Caring for Our Childen (CFOC)

Chapter 1: Staffing

1.3 Pre-service Qualifications

1.3.2 Caregiver’s/Teacher’s and Other Staff Qualifications

1.3.2.1: Differentiated Roles


Centers should employ a caregiving/teaching staff for direct work with children in a progression of roles, as listed in descending order of responsibility:

  1. Program administrator or training/curriculum specialists;
  2. Lead teachers;
  3. Teachers;
  4. Assistant teachers or teacher aides.

Each role with increased responsibility should require increased educational qualifications and experience, as well as increased salary.

RATIONALE
A progression of roles enables centers to offer career ladders rather than dead-end jobs. It promotes a mix of college-trained staff with other members of a child’s own community who might have entered at the aide level and moved into higher roles through college or on-the-job training.

Professional education and pre-professional in-service training programs provide an opportunity for career progression and can lead to job and pay upgrades and fewer turnovers. Turnover rates in child care positions in 1997 averaged 30% (3).

COMMENTS
Early childhood professional knowledge must be required whether programs are in private centers, public schools, or other settings. The National Association for the Education of Young Children’s (NAEYC) Academy of Early Childhood Programs recommends a multi-level training program that addresses pre-employment educational requirements and continuing education requirements for entry-level assistants, caregivers/teachers, and administrators. It also establishes a table of qualifications for accredited programs (1). The NAEYC requirements include development of an employee compensation plan to increase salaries and benefits to ensure recruitment and retention of qualified staff and continuity of relationships (2). The NAEYC’s recommendations should be consulted in conjunction with the standards in this document.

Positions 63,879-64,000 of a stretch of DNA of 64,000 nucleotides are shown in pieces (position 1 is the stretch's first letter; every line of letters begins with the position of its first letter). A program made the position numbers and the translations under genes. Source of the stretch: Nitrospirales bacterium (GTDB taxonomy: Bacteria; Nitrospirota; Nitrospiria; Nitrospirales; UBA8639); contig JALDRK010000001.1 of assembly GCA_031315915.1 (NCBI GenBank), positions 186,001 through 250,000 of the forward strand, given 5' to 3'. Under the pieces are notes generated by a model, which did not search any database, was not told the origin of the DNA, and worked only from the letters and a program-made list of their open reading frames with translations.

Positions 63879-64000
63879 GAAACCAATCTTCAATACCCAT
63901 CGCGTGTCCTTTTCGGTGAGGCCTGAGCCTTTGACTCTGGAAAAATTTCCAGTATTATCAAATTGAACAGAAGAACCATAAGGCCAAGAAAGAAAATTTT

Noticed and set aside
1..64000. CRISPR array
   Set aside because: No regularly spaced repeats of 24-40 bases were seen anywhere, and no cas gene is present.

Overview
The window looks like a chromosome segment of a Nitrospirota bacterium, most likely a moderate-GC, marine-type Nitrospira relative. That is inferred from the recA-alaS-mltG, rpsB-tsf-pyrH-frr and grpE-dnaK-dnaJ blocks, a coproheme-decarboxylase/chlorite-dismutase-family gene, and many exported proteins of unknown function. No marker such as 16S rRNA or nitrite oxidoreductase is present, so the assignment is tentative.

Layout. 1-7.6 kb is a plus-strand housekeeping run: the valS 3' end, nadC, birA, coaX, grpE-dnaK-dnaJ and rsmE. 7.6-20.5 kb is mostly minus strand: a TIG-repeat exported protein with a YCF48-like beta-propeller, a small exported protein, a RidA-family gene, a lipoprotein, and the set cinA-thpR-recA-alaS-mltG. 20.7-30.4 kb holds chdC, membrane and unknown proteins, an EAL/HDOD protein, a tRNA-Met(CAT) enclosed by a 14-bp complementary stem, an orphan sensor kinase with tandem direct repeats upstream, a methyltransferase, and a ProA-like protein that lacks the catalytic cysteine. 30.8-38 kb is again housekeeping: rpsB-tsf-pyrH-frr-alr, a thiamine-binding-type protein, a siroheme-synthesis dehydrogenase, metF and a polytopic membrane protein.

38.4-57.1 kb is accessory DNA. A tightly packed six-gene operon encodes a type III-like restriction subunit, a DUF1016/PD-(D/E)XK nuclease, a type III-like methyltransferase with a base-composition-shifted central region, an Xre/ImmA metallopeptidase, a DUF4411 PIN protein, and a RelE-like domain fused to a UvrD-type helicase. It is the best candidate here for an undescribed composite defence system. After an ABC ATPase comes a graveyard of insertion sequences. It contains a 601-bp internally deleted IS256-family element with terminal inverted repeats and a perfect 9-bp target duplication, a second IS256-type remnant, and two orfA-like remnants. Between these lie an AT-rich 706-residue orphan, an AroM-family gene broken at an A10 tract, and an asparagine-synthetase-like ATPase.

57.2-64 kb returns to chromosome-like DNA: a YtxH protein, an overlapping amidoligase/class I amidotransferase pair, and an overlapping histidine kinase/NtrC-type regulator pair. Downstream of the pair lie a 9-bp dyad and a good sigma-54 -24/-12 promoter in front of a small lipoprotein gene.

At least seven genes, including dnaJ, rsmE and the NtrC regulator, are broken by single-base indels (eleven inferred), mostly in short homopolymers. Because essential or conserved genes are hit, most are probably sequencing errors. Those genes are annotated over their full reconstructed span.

TYPE OF FACILITY
Center, Large Family Child Care Home, Small Family Child Care Home
REFERENCES
  1. National Association for the Education of Young Children (NAEYC). 2005. Accreditation and criteria procedures of the National Academy of Early Childhood Programs. Washington, DC: NAEYC.
  2. National Association for the Education of Young Children (NAEYC). 2009. Standards for early childhood professional preparation programs. Washington, DC: NAEYC. http://www.naeyc
    .org/files/naeyc/file/positions/ProfPrepStandards09.pdf.
  3. Whitebook, M., C. Howes, D. Phillips. 1998. Worthy work, unlivable wages: The National child care staffing study, 1988-1997. Washington, DC: Center for the Child Care Workforce.